• Rhopalocerini Reitter, 1911 includes 17 species of the single Old World genus Rhopalocerus Redtenbacher, 1842. The group is widespread with 5 species in Africa, 3 in Madagascar, and 8 in Indonesia; a single species, R. rondanii (Villa & Villa, 1833) is widespread though very rare in central and southern Europe. Adults are elongate-oval and superficially very typical of the subfamily, with heavily sculptured or coarsely punctured head, pronotum and elytra, the densely-scaled 10-segmented antennae are moniliform or have transverse segments, and a 1-segmented, distinct or indistinct, club. The basal tarsomere is reduced and so the tarsi appear to be 3-3-3 with a long and narrow terminal segment. Unusually, all possess a raised metasternal tooth anterior to the metacoxae. All species seem to be saproxylic; R. rondanii is generally associated with the tree-nesting ant Lasius brunneus (Latreille) on various deciduous trees.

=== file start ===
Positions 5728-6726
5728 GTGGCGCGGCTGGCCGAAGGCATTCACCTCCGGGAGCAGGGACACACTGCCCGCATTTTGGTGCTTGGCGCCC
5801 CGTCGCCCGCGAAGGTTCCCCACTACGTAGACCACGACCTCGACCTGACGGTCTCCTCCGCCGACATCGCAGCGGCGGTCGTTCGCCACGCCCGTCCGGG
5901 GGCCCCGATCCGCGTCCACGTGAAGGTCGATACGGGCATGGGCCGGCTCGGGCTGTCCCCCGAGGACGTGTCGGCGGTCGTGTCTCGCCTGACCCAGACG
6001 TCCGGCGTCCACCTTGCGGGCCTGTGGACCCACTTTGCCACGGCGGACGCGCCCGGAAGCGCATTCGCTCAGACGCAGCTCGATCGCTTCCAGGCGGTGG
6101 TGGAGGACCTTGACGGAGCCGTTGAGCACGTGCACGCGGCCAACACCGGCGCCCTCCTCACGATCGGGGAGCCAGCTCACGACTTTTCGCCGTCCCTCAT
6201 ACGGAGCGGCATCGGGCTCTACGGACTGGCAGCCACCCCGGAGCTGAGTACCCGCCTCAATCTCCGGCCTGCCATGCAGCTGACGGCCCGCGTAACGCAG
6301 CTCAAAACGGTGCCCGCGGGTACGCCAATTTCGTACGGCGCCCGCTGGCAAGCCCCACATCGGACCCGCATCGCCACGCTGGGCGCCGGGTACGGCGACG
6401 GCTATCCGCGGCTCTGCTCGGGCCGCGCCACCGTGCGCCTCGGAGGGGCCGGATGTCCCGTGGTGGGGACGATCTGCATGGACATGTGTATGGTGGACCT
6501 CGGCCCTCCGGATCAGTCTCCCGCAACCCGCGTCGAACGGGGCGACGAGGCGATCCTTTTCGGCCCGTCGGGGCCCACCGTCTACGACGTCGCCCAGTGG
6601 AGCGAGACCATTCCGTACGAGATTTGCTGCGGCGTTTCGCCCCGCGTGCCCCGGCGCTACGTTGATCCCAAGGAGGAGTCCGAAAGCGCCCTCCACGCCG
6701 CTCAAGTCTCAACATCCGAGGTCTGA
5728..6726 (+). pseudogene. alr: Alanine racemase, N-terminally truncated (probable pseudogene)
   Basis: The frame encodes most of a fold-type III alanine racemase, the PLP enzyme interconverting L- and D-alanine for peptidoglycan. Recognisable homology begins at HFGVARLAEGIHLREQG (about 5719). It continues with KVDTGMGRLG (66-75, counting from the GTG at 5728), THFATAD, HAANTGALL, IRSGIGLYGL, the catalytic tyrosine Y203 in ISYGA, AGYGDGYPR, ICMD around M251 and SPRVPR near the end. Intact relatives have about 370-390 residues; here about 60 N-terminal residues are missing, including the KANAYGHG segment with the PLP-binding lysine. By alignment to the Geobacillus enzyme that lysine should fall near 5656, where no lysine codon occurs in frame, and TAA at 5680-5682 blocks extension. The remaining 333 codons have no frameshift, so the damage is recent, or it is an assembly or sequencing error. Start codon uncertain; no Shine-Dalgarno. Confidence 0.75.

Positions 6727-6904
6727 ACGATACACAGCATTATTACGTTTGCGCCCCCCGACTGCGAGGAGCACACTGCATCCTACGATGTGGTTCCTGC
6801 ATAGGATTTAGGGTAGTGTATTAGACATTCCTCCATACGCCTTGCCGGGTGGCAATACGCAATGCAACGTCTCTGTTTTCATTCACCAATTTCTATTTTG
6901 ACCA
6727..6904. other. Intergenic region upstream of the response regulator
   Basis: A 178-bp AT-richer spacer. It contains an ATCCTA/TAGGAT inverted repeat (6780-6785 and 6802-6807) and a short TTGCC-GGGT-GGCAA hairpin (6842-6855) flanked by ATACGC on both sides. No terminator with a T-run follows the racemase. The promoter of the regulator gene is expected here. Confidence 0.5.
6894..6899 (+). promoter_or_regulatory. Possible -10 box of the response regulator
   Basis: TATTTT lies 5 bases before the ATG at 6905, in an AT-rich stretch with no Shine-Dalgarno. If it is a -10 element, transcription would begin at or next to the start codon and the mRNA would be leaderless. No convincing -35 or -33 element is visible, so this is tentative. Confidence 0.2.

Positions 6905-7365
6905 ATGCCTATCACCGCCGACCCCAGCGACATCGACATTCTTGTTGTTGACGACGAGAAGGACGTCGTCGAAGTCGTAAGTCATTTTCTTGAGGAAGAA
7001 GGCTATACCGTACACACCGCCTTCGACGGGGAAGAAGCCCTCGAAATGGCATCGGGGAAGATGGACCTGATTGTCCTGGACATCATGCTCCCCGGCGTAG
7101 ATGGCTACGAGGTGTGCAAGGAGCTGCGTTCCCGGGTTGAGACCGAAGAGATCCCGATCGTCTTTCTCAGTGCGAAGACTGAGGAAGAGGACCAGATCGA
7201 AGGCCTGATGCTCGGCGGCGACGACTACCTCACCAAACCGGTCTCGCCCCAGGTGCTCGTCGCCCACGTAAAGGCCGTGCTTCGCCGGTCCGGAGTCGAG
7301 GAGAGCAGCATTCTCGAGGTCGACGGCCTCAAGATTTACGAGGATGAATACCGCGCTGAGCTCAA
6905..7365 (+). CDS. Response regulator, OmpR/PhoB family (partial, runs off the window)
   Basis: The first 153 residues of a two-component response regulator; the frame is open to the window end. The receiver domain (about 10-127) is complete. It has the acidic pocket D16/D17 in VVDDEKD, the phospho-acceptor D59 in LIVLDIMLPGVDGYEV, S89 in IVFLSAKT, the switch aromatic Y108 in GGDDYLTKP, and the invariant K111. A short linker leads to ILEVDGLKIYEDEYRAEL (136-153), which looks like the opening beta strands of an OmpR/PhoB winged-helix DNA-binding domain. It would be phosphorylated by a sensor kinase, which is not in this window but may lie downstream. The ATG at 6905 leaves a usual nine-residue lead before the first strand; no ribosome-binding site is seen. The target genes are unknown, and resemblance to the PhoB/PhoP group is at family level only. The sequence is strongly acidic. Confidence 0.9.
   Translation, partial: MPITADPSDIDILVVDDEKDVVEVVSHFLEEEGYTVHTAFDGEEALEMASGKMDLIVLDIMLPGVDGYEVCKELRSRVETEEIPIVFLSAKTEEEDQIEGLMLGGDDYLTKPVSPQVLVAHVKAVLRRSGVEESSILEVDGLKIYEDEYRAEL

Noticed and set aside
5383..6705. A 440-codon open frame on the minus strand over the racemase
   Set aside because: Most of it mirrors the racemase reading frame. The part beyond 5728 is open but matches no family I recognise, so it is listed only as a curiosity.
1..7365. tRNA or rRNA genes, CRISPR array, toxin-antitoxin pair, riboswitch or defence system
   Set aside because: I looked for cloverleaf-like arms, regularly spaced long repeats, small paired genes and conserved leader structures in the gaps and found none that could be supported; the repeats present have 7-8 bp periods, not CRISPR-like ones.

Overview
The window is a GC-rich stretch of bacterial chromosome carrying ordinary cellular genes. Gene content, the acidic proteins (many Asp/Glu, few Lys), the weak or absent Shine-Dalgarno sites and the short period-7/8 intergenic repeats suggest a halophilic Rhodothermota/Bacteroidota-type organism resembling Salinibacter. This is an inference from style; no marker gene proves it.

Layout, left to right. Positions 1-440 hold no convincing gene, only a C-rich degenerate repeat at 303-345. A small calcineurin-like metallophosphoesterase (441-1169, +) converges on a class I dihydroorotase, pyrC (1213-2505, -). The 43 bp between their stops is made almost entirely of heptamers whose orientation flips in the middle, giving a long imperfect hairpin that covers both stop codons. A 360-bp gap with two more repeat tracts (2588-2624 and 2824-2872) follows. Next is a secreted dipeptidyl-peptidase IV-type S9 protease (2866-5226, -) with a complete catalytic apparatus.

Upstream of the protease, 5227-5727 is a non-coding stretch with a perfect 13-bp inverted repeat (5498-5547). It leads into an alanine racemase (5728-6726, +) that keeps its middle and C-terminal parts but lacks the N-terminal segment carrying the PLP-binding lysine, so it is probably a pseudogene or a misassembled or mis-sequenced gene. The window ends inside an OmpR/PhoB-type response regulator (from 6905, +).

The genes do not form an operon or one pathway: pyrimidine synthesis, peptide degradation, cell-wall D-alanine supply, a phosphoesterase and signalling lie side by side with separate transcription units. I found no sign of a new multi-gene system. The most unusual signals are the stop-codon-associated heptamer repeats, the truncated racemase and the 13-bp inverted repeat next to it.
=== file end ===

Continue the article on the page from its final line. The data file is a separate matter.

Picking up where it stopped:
• Sarrotriini Billberg, 1820 this tribe, variously referred to as the Orthocerini Blanchard, 1845, includes 3 western Palaearctic genera. Diplagia Reitter, 1882 includes the single species, D. hellenica Reitter, 1882, known from Greece. Helioctamenus Schauffass, 1882  includes 11 species distributed in the warmer parts of Europe and North Africa, and Orthocerus Latreille, 1796 includes 2 European species, one of which O. clavicornis (Linnaeus, 1758) extends north to the UK. All are characterized by the antennal structure; heavily scaled and apparently 10-segmented but the eleventh segment is enclosed within the tenth and these appear as a one segmented club. All are brachypterous and ground-living, generally occurring under lichens etc. on sparsely vegetated and mostly sandy soils. The prosternal process is broad and apically emarginate and the pro-coxae are open.